California State University, Fullerton

A-Z Index

CSUF Home   »   INSIDE
Sharon Perry, Joan Monteverde, Linda Ford and Norma Morris

Sharon Perry, Norma Morris, Joan Monteverde and Linda Ford

Staff Members Remember

Longtime staff members Sharon Perry, Joan Monteverde, Linda Ford and Norma Morris reflect on the growth of Cal State Fullerton

August 27, 2007

By Pam McLaren

One benefit of the loyalty that Cal State Fullerton engenders in its employees is the many veteran staff members who have witnessed much of the university’s 50-year evolution.

Sharon Perry, university archivist and special collections librarian, attended CSUF as a student, then joined the library staff in 1969.

Her best memories: “My colleagues’ graciousness and patience in welcoming me when I began as a brand new librarian. They became my mentors.”

Norma Morris, who joined the university staff in 1966 and the President’s Office in 1980, said she also remembers “how conscious everyone seemed to be in those early years that we all had to work together to build an outstanding university.”

Arriving from the University of Minnesota in 1969, Joan Monteverde recalls being shocked at first sight by the small scale of the under-populated campus.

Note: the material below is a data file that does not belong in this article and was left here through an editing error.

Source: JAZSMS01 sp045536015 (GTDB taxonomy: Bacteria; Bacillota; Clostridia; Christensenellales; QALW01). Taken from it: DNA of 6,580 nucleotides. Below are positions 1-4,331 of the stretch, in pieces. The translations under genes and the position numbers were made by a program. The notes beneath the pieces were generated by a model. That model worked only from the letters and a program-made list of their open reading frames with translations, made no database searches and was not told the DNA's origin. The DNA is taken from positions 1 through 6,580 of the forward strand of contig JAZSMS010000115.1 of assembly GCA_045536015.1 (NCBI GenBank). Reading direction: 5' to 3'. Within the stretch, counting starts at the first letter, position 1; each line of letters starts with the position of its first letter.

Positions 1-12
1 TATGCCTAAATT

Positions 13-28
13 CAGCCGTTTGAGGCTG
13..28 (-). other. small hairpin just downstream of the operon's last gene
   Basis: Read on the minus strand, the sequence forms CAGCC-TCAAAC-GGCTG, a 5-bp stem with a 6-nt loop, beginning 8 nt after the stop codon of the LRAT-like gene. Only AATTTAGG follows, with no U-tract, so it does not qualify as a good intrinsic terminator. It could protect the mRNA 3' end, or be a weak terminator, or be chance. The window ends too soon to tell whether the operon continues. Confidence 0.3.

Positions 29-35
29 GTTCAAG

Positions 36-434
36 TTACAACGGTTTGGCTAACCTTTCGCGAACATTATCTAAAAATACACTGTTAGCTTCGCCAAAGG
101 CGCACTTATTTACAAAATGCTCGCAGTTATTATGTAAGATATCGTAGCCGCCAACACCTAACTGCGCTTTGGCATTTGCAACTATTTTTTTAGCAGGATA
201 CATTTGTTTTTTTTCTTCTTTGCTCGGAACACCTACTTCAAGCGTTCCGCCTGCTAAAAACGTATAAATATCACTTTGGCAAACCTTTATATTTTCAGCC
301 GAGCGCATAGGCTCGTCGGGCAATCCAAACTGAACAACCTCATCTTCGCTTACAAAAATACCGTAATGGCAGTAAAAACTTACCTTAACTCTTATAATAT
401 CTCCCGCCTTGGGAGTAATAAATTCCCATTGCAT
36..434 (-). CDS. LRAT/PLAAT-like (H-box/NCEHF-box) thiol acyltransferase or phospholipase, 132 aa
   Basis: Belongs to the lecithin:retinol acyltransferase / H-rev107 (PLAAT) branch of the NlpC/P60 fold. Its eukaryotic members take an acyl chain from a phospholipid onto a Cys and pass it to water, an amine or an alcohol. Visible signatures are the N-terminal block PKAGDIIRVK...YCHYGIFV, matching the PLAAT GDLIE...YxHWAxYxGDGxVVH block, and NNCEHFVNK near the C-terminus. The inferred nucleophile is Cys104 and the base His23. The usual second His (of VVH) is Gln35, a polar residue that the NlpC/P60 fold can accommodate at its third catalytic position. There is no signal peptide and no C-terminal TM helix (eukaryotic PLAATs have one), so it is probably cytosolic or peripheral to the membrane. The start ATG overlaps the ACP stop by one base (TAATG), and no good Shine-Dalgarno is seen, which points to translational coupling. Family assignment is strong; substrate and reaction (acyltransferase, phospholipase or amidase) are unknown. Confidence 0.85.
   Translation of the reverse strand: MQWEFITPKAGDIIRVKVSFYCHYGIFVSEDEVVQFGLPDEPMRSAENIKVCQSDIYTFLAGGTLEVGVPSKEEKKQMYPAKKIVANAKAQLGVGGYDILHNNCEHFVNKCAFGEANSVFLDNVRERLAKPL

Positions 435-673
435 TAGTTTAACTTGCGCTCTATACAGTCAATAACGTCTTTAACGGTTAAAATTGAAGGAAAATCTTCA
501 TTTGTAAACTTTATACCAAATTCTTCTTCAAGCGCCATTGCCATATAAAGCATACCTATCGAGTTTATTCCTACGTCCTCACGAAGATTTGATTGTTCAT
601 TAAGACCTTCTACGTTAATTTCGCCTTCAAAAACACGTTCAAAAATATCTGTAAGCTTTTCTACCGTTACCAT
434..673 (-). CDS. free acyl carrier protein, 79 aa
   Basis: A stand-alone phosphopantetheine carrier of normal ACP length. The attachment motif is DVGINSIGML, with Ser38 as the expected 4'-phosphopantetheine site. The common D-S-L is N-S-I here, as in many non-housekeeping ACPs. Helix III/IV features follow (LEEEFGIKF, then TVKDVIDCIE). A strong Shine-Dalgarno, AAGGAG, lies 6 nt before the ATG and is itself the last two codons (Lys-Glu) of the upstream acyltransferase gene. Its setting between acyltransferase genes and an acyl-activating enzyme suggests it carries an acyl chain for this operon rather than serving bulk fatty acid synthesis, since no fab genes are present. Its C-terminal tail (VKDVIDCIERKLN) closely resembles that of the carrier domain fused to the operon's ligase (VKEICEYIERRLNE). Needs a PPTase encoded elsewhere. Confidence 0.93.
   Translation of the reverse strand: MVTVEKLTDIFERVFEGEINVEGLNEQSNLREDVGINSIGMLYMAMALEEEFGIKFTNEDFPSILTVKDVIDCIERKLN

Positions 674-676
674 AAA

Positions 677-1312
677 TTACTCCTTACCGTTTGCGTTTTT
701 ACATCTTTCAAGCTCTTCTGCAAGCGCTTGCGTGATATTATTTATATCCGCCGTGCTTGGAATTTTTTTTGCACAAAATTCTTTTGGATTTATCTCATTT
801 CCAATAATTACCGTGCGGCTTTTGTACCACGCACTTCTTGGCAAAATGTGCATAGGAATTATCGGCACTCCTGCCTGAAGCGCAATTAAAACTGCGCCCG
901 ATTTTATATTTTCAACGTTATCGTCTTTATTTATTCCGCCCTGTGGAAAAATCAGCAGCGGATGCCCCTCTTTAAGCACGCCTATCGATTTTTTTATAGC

“I thought I had misread the directions and had arrived at the local high school,” said Monteverde, a credential analyst within the College of Education.

For Linda Ford, the library’s coordinator of acquisitions and database services, the “First Intercollegiate Elephant Race” on May 11, 1962 is her earliest memory of the campus. Ford, who had been a library volunteer for several years before joining the professional staff in 1967, remembers “rigid dress codes — dresses or skirts; no pants allowed, until a particularly cold winter, when we received permission to wear pants and never looked back.”

Morris and Ford remember Ronald Reagan’s campus visits, first as the state’s governor and then as the nation’s president.

“The first visit in 1970 led to some scary protests and confrontations, with helicopters flying overhead and helmeted police officers attempting crowd control,” Ford said.

“I remember standing on the balcony of the Humanities-Social Sciences Building and watching students being arrested,” Morris said. “Years later, when he visited as the President,

I made the arrangements with the Secret Service.”

All four staffers allude to the increasing number of buildings, faculty and students as a continual reminder of the university’s transformation over the decades, and point out that the university’s adoption of new information technology as the latest example of CSUF’s continuing quest to significantly expand access for faculty, staff and students.

Back to Top